HSBC Holdings Plc, the British bank accused of laundering money for Mexican drug lords, apologized to investors for compliance failings as it set aside $2 billion more to cover the costs of regulatory fines and lawsuits.
The lender made a $1.3 billion provision in the first half to compensate British clients wrongly sold payment-protection insurance and derivatives, HSBC said in a statement today as it posted an 8.3 percent drop in net income. It also made a $700 million provision for U.S. fines after a Senate committee found the bank gave terrorists, drug cartels and criminals access to the U.S. financial system, a sum Chief Executive Officer Stuart Gulliver said may increase.
“Regulatory and compliance events in the first six months of the year overshadowed financial performance,” Chairman Douglas Flint said in a statement today. “HSBC has made mistakes in the past, and for them I am very sorry.”
HSBC, like its British competitors Barclays Plc and Lloyds Banking Group Plc, has been ordered by regulators to compensate clients sold interest-rate swaps that cost them money and insurance on mortgages and credit cards they didn’t require.
The lender apologized on July 23 to U.S. Senators for anti- money after the bank was accused of giving terrorists, drug cartels and criminals access to the U.S. financial system.
HSBC is also one of more than a dozen named in probes into the manipulation of the London interbank offered rate, for which competitor Barclays was fined a record 290 million pounds ($456 million) last month.
Net income fell to $8.44 billion from $9.2 billion a year earlier, missing the $9.1 billion median prediction of 10 analysts surveyed by Bloomberg. Total operating income rose 3.2 percent to $43.7 billion.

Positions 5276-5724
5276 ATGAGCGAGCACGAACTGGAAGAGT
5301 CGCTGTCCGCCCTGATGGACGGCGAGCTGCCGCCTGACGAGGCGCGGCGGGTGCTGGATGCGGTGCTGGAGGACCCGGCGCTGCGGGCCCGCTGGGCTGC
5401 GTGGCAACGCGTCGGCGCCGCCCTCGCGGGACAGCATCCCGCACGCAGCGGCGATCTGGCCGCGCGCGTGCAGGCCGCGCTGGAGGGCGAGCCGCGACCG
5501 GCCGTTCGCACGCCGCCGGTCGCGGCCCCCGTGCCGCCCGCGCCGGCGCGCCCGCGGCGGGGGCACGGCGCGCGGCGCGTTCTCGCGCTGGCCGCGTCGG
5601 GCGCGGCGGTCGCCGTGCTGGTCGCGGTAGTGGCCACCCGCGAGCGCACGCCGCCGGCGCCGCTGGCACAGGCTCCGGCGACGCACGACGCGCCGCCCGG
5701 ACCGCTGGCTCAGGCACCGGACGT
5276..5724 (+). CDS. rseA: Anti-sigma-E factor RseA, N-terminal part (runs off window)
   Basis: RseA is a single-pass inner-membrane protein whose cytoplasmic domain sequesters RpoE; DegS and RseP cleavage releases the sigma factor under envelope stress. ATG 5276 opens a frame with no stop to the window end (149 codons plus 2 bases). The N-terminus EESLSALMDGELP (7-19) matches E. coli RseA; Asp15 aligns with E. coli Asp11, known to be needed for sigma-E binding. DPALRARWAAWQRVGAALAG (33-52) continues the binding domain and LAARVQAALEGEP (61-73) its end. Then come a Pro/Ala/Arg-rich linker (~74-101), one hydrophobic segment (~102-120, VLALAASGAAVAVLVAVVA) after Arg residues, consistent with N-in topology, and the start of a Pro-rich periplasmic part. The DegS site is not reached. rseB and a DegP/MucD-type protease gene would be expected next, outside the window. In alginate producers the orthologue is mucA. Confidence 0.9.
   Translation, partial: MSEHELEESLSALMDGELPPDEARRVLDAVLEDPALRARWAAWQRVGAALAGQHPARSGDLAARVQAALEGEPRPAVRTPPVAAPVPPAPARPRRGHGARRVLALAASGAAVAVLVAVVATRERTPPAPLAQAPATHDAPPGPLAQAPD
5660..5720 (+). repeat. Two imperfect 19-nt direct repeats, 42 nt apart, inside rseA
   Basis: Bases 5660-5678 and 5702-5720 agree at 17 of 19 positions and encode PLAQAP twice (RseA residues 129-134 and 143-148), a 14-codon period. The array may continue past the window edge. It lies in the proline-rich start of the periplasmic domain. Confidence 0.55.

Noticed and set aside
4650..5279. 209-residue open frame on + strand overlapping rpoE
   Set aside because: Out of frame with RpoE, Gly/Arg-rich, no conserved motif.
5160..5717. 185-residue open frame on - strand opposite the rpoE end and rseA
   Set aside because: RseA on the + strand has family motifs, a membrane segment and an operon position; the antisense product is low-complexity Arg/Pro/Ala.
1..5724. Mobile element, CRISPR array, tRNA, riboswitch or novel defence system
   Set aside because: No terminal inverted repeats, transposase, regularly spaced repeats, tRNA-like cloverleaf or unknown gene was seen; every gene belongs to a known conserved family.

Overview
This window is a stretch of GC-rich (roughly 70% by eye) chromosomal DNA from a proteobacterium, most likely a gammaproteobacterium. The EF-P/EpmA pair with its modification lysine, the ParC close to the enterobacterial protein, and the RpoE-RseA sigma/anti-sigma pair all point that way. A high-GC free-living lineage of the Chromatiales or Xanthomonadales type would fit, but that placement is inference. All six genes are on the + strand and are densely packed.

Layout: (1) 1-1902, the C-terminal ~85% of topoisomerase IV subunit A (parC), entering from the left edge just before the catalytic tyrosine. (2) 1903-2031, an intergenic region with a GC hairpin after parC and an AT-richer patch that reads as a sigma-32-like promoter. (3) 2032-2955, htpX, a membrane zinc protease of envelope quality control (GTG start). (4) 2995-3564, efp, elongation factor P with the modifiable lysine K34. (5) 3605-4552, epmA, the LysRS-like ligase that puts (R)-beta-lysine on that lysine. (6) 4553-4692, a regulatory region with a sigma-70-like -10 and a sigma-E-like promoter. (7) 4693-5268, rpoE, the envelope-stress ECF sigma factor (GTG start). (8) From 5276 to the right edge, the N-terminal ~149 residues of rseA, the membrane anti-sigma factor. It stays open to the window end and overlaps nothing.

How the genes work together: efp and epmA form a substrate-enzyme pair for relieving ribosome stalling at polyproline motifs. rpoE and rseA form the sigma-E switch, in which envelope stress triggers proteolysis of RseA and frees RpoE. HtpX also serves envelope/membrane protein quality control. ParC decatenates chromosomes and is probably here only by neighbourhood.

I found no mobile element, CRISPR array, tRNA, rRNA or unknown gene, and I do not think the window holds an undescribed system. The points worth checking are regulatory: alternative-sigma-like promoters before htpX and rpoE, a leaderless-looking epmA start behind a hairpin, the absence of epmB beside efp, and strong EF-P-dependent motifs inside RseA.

HSBC rose as much as 1.3 percent and was up 0.4 percent at 533 pence at 533 pence at 11:10 a.m., lagging the 1.9 percent gain in the Bloomberg Europe Banks and Financial Services Index.
The bank’s European unit had a pretax loss of $667 million compared with a profit of $2.15 billion in the year-earlier period. HSBC said the economic outlook in the region will be “subdued.”
“Our assumption is that European leaders will take the necessary measures to preserve the euro but, even so, we expect the euro zone’s economy to contract this year,” Gulliver, 53, said in the statement.
Pretax profit at HSBC’s investment bank, overseen by Samir Assaf, increased to $5.05 billion from $4.81 billion. Wall Street’s five biggest banks, including JPMorgan Chase & Co. and Goldman Sachs Group Inc., posted the lowest first-half revenue since 2008 in the first half of 2012 as trading and deal-making dried up.
HSBC set aside an additional $1 billion to compensate customers who were mis-sold payment protection insurance and $240 million for those wrongly sold interest rate swaps, Gulliver told reporters on a call today.
The bank had already made a $717 million provision for PPI compensation through the end of 2011. Lloyds increased provisions for customer redress by 700 million pounds in the second quarter, bringing the total it’s set aside to 4.3 billion pounds.
Gulliver has overseen more than 28 asset sales since he became CEO in 2011 to focus on emerging economies in which the bank has a greater market share, while targeting $3.5 billion of cost savings by the end of next year. The bank in May doubled its target for generating additional revenue from greater co- operation among its four businesses, including corporate and investment banking, to $2 billion.
Costs as a proportion of revenue were unchanged at 57.5 percent, more than Gulliver’s 48 percent to 52 percent target.
“Excluding the additional customer redress and law enforcement provisions, underlying cost performance is improving,” said Gary Greenwood, an analyst at Shore Capital in Liverpool who rates the stock a hold. “The key area of weakness remains top line income growth, which at 4 percent on an underlying basis remains too low.”
HSBC is the third of U.K.’s biggest lenders to report first-half earnings. Barclays, Britain’s second largest bank by assets, last week posted a 13 percent rise in pretax profit to 4.23 billion pounds. Lloyds, the country’s largest mortgage lender, posted an unexpected loss of 641 million pounds after setting aside more money to compensate clients mis-sold loan insurance.